Three-dimensional electron spin resonance imaging of endogenous nitric oxide radicals generated in living plants
- 182 Downloads
Electron spin resonance imaging (ESRI) has been developed to detect the spatial contribution of free radicals in recent years, but all of these studies are used in animal systems and almost of them using exogenous spin probes and only a few to study the endogenous free radicals in vivo. However, there is no report about the endogenous free radical three-dimensional (3D) EPRI in plant because of low concentration of endogenous free radicals and low resolution of the L-band ESRI. Recently, we have developed the imaging resolution better than 200 μm which is higher 10 times than L-band (about 1–3 mm) and the sensitivity is higher about 1000 times than that of L-band ESRI. Using this system and spin trapping technique, we studied spatial contribution of the endogenous nitric oxide (NO) radical generation in wheat leaves and got a clear 3D ESRI picture and CT (computed tomography) of NO of a wheat leaf. This imaging picture shows a clear spatial distribution of NO free radicals in the leaf. This is the first 3D ESRI of endogenous NO free radical generated in plant in the world. We have also studied the distributions of NO generation in different plants from different species with different shapes and it is shown that this is a convenient method to study the endogenous free radicals in plants.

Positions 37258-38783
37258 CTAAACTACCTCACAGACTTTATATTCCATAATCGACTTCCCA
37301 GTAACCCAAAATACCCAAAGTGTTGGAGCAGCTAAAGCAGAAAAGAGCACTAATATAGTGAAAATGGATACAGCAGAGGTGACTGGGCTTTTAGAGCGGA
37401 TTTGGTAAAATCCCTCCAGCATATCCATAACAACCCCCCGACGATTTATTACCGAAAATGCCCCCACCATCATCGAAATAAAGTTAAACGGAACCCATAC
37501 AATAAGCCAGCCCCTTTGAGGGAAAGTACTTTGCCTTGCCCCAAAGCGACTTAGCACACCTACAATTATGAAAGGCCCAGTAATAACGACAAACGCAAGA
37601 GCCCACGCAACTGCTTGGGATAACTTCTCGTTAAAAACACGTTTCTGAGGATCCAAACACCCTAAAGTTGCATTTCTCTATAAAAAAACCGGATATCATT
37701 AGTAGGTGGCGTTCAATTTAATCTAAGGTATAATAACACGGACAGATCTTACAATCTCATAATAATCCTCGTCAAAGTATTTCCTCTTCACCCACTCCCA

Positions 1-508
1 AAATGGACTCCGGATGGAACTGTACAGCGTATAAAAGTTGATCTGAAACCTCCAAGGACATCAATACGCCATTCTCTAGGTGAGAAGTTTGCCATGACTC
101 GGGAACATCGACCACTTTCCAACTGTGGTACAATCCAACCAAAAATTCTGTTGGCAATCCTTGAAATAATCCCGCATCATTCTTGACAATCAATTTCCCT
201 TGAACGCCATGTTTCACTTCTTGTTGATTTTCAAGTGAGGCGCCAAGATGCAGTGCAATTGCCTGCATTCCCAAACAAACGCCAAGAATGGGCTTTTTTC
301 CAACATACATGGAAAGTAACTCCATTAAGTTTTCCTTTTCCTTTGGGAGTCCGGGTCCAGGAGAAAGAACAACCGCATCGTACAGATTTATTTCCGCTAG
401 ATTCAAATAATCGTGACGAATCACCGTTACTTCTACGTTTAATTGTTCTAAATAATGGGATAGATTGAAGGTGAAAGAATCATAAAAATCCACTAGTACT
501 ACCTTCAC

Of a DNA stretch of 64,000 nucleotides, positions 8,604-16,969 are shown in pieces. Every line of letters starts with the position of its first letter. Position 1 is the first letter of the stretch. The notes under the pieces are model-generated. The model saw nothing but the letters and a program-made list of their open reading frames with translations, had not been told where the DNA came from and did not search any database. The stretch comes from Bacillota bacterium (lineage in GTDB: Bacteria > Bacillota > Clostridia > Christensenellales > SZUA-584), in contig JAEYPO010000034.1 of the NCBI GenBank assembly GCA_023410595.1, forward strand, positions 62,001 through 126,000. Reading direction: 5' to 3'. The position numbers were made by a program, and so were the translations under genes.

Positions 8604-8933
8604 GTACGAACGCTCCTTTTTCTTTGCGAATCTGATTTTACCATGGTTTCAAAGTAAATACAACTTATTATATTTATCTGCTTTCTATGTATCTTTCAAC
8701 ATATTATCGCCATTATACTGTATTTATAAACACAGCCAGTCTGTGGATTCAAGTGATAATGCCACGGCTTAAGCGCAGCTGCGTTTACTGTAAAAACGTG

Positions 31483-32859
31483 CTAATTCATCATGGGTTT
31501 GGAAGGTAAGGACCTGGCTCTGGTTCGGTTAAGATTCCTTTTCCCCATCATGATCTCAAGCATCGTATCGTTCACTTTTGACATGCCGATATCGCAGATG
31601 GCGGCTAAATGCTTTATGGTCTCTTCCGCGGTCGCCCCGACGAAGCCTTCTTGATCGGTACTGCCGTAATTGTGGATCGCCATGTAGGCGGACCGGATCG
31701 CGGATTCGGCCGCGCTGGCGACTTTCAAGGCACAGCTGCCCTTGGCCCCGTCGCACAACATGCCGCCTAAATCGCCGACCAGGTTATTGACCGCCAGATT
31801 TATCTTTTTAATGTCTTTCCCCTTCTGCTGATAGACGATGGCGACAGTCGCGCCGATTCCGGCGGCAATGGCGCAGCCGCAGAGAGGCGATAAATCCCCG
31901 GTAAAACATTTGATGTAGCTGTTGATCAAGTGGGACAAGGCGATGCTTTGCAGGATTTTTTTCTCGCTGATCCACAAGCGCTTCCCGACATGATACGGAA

KeywordsElectron spin resonance (ESR) Electron spin resonance imaging (ESRI) NO free radicals Plant
Electron spin resonance (ESR) is the most direct and effective technique to detect free radicals, but it can only give the information about the free radical’s kind and concentration. Electron spin resonance imaging (ESRI) is a representation of the spatial distribution of the ESR intensity or other parameters in a heterogeneous sample, and it has been developed in recent years, especial ESR instrument operating at low frequencies has made it possible to detect free radical spatial contribution in animals (Fu et al 2014; Kobayashi et al. 2014; Lin et al. 2014; Morosan et al. 2015; Zou and Zhang 2017). Because of the low concentration and short life time of natural free radical in biological bodies, the extraneous spin probes have been used in most ESRI experiments. Nitroxide stable free radicals exhibit varied chemical and biological properties and their biological applications have been greatly expanded over the past few years (Maeda 2012, 2013). They can serve as in vivo functional imaging probes that non-invasively report on the oxygen status and redox properties in different tissues, such as tumors (Berliner et al. 1987; Feng et al. 2016; Hou et al. 2005; Mikuni et al. 2004; Matsumoto et al. 2006), heart (Kuppusamy et al. 1994; Zweier et al. 1998), brain (Hiramatsu et al. 1995; Kuppusamy et al. 1995a, b; Ueda et al. 1997; Velayutham et al. 2003), and liver (Yoshimura et al. 1995). It was also used to detect the physical state of plant (Berliner and Fujii 1985). There are a few studies on the endogenous free radicals generated in vivo in physiological condition using L-band ESRI (Yokoyama et al. 1996, 1997, 2000, 2002), but no any report about the endogenous free radicals generated in plant using this technique because of low concentration of endogenous free radicals and low resolution of the L-band ESRI.